Tag Archives: therapy bergen county nj

Marriage Counseling- Career and Work Conflicts- The Workaholic

Married to a Workaholic

If you or your partner has trouble balancing your career life and your home life, marriage therapy can be extremely helpful in creating realistic goals to help improve the tensions that ensue. Many couples have difficulty balancing their home life and work life. Such a balancing act often increases stress within the martial relationship and within the household. Due to the fact that American households are mostly two-income, many couples have difficulties balancing their home life with their career. When one spouse is forced to work longer hours because of his or her job, tension can develop within the relationship. If a spouse loses a job or if the spouse’s salary seems insignificant to his or her partner, then conflict and stress often arises. In many instances being successful at work means giving up family responsibilities which can jeopardize one’s home life. In order to be successful, an individual is required to work a full time job, and then go home to handle all the domestic duties. In order for there to be harmony in the marriage, domestic responsibilities should be shared in a dual income household.

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Signs of Trouble

Signs of Trouble! Get the guidance you need!

Research shows that marital problems do not spontaneously improve. By the time couples separate or divorce, they have experienced on average 6 years of relationship deterioration. Those couples who seek marriage counseling and spend time improving their relationship when problems first develop have a better chance of having a successful relationship. Marriage counseling or couples counseling can help steer the relationship in the right direction.

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When is it Time for Marriage Counseling

When is it Time for Marriage Counseling?

Couples should seek marriage counseling as soon as possible in order to relieve marital tension. The faster a couple seeks counseling the more successful the therapy will be. By taking part in marriage therapy couples will be given the opportunity to talk about their issues and avoid any of the unfortunate consequences that may result from ending their relationship.

Intimacy Problems:

Intimacy is usually thought only as sexual activity and nothing else. This conception of the term is incorrect. Intimacy may include love, respect, communication, kindness, unselfishness, and emotional and physical closeness. More physical aspects of intimacy that are nonsexual may involve sitting next to each other, holding hands, hugging, kidding cuddling, etc. When there are sexual problems (little or no sex) then sexual problems become 90% of the issues within the marriage.








Infidelity can be defined as martial disloyalty, adultery, unfaithfulness, betrayal, or a breach of trust. The causes of infidelity can be varied and complex. It does not matter whether a couple is in a happy or troubled marriage; affairs can happen in both. The spouse involved in the affair may not be getting enough from his or her marriage, but they can very well not be giving enough. Reasons for infidelity are derived from low self-esteem, relationship problems, or lack of emotional connection. A new type of  infidelity has become more common where people who never intended to be unfaithful, are inadvertently crossing boundaries from platonic friendships into romantic relationships. Being platonic friends means having a relationship that is purely spiritual and free from sensual desire between two persons of the opposite sex. Platonic friendships that become sexualized are increasingly common in in the work environment or internet chatting.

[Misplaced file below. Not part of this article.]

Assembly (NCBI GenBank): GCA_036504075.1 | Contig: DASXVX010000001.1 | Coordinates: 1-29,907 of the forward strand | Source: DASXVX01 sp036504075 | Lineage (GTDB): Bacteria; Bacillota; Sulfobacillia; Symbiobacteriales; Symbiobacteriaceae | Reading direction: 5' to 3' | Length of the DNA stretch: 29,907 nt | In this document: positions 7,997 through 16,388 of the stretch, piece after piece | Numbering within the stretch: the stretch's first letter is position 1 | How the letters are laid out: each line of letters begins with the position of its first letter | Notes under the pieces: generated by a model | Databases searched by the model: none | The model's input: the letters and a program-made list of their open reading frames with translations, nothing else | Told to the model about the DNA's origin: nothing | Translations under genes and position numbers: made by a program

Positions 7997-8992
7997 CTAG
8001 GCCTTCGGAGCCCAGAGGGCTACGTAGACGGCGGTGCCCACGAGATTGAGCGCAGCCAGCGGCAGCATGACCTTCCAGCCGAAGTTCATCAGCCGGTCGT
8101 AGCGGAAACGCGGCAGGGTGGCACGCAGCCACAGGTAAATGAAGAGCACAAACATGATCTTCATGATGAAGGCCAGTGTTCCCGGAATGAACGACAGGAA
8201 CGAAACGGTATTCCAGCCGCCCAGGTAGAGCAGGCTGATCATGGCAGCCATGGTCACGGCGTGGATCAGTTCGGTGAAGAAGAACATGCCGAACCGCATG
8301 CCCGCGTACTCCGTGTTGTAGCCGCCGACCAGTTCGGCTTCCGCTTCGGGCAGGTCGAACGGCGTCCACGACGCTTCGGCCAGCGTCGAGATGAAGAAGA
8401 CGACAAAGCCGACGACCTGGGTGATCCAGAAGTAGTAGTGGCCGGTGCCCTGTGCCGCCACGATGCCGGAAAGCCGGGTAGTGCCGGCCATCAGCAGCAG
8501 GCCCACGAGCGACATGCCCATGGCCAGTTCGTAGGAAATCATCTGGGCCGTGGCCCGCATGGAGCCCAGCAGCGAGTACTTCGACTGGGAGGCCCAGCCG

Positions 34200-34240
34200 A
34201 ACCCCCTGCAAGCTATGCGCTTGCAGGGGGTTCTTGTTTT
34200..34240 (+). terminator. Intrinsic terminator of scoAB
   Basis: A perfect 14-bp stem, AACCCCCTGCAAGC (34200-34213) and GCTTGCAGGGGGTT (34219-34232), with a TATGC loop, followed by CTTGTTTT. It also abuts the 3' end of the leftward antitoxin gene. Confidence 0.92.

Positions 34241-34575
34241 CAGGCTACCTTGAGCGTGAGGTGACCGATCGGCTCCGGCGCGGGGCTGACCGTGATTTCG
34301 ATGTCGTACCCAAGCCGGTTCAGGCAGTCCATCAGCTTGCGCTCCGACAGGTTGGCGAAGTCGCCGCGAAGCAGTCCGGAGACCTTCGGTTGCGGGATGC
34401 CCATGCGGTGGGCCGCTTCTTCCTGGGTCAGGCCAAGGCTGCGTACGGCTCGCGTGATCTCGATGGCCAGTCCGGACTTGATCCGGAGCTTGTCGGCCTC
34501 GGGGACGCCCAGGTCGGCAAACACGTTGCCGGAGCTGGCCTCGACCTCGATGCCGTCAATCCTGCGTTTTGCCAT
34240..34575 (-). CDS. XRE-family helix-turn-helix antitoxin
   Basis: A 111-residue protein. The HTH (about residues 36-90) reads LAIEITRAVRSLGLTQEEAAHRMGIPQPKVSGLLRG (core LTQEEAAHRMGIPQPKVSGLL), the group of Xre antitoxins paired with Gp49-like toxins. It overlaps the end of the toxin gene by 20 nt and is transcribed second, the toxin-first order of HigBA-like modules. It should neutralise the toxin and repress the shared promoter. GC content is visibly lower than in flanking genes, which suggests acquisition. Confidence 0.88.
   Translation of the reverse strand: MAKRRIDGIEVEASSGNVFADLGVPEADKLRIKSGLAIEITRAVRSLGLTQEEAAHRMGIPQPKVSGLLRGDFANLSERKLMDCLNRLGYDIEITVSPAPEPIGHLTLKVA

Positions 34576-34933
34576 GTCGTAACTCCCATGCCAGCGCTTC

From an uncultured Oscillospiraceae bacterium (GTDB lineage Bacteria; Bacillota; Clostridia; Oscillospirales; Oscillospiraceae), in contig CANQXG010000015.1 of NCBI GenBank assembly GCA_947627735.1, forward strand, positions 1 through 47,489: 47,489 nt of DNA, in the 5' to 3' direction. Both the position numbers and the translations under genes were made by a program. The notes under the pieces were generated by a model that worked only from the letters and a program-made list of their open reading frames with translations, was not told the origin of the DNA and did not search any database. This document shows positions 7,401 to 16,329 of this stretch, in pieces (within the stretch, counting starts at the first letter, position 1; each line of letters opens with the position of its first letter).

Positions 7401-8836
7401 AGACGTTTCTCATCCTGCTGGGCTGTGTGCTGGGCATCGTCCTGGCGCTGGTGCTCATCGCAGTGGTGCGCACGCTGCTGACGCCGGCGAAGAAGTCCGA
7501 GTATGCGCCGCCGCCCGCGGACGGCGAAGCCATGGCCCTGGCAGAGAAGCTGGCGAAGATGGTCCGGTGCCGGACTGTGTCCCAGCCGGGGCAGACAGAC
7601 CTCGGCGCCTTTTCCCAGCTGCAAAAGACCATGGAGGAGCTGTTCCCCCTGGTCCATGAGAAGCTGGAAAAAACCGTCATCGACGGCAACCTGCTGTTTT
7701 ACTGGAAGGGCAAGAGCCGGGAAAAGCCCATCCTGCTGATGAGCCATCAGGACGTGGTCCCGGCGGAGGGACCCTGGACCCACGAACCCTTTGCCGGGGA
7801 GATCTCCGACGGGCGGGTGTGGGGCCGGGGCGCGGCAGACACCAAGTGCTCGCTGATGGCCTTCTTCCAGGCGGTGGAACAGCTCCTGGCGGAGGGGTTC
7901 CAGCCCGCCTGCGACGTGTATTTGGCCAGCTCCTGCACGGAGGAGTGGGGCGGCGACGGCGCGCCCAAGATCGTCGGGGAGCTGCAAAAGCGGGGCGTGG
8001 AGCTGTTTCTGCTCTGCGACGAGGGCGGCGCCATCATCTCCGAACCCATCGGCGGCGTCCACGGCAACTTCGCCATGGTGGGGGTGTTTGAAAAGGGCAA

Once infidelity is discovered, signs of depression including suicidal thoughts, anxiety, and a powerful sense of loss and betrayal emerge. Reactions of a souse who has just been betrayed strongly resemble those of one who is suffering from symptoms of post-trauma stress disorder. The most severely traumatized are those who were most trusting and the least suspicious.

Initially what needs to be established in marriage therapy when regarding infidelity is whether the marriage is going to survive. The couple needs to decide whether or not to stay married, or to constructively find a way to separate. An important thing to note is that recovery cannot begin until connection with the affair partner is completely over. This means to completely stop talking to or meeting with this person, let alone the physical contact. If the affair partner is a business co-worker all interaction must be strictly business oriented. Signs of healing and recover will reveal itself through three distinct ways:

1) The marriage will be stronger and more couple oriented rather then child oriented.

2) The weaknesses and vulnerabilities are understood and are confronted as they occur.

3) The couple will have developed trust and commitment, empathy for one another, and a shared responsibility for change.

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